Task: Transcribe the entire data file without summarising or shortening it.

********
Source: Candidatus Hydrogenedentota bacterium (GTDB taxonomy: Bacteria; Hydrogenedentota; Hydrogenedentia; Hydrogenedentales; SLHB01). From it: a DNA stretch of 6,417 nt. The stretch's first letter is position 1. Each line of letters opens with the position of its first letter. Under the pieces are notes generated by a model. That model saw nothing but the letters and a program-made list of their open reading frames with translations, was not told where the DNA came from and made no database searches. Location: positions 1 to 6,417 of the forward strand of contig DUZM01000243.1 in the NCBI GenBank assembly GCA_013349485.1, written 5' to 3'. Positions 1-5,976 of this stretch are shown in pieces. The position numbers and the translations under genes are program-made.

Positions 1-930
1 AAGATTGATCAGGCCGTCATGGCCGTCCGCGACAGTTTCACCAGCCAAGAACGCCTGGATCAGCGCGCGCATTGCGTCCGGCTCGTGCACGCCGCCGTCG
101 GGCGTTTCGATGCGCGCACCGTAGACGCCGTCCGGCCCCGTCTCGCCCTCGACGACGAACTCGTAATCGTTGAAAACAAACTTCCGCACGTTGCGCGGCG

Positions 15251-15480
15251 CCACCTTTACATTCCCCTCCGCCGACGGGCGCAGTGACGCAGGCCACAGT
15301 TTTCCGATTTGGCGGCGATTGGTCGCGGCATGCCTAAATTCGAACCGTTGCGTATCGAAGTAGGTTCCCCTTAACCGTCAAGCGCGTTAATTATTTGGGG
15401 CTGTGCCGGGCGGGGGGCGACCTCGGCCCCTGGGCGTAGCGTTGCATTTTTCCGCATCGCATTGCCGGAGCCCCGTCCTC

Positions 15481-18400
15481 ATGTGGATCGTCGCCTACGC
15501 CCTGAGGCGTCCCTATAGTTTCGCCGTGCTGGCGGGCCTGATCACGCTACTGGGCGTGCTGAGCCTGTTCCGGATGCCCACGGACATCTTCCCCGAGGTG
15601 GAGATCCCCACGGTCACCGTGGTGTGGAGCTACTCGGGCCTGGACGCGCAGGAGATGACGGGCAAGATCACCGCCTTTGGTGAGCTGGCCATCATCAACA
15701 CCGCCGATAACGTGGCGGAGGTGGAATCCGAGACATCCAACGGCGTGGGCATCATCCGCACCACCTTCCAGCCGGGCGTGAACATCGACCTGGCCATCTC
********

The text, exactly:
Source: Candidatus Hydrogenedentota bacterium (GTDB taxonomy: Bacteria; Hydrogenedentota; Hydrogenedentia; Hydrogenedentales; SLHB01). From it: a DNA stretch of 6,417 nt. The stretch's first letter is position 1. Each line of letters opens with the position of its first letter. Under the pieces are notes generated by a model. That model saw nothing but the letters and a program-made list of their open reading frames with translations, was not told where the DNA came from and made no database searches. Location: positions 1 to 6,417 of the forward strand of contig DUZM01000243.1 in the NCBI GenBank assembly GCA_013349485.1, written 5' to 3'. Positions 1-5,976 of this stretch are shown in pieces. The position numbers and the translations under genes are program-made.

Positions 1-930
1 AAGATTGATCAGGCCGTCATGGCCGTCCGCGACAGTTTCACCAGCCAAGAACGCCTGGATCAGCGCGCGCATTGCGTCCGGCTCGTGCACGCCGCCGTCG
101 GGCGTTTCGATGCGCGCACCGTAGACGCCGTCCGGCCCCGTCTCGCCCTCGACGACGAACTCGTAATCGTTGAAAACAAACTTCCGCACGTTGCGCGGCG

Positions 15251-15480
15251 CCACCTTTACATTCCCCTCCGCCGACGGGCGCAGTGACGCAGGCCACAGT
15301 TTTCCGATTTGGCGGCGATTGGTCGCGGCATGCCTAAATTCGAACCGTTGCGTATCGAAGTAGGTTCCCCTTAACCGTCAAGCGCGTTAATTATTTGGGG
15401 CTGTGCCGGGCGGGGGGCGACCTCGGCCCCTGGGCGTAGCGTTGCATTTTTCCGCATCGCATTGCCGGAGCCCCGTCCTC

Positions 15481-18400
15481 ATGTGGATCGTCGCCTACGC
15501 CCTGAGGCGTCCCTATAGTTTCGCCGTGCTGGCGGGCCTGATCACGCTACTGGGCGTGCTGAGCCTGTTCCGGATGCCCACGGACATCTTCCCCGAGGTG
15601 GAGATCCCCACGGTCACCGTGGTGTGGAGCTACTCGGGCCTGGACGCGCAGGAGATGACGGGCAAGATCACCGCCTTTGGTGAGCTGGCCATCATCAACA
15701 CCGCCGATAACGTGGCGGAGGTGGAATCCGAGACATCCAACGGCGTGGGCATCATCCGCACCACCTTCCAGCCGGGCGTGAACATCGACCTGGCCATCTC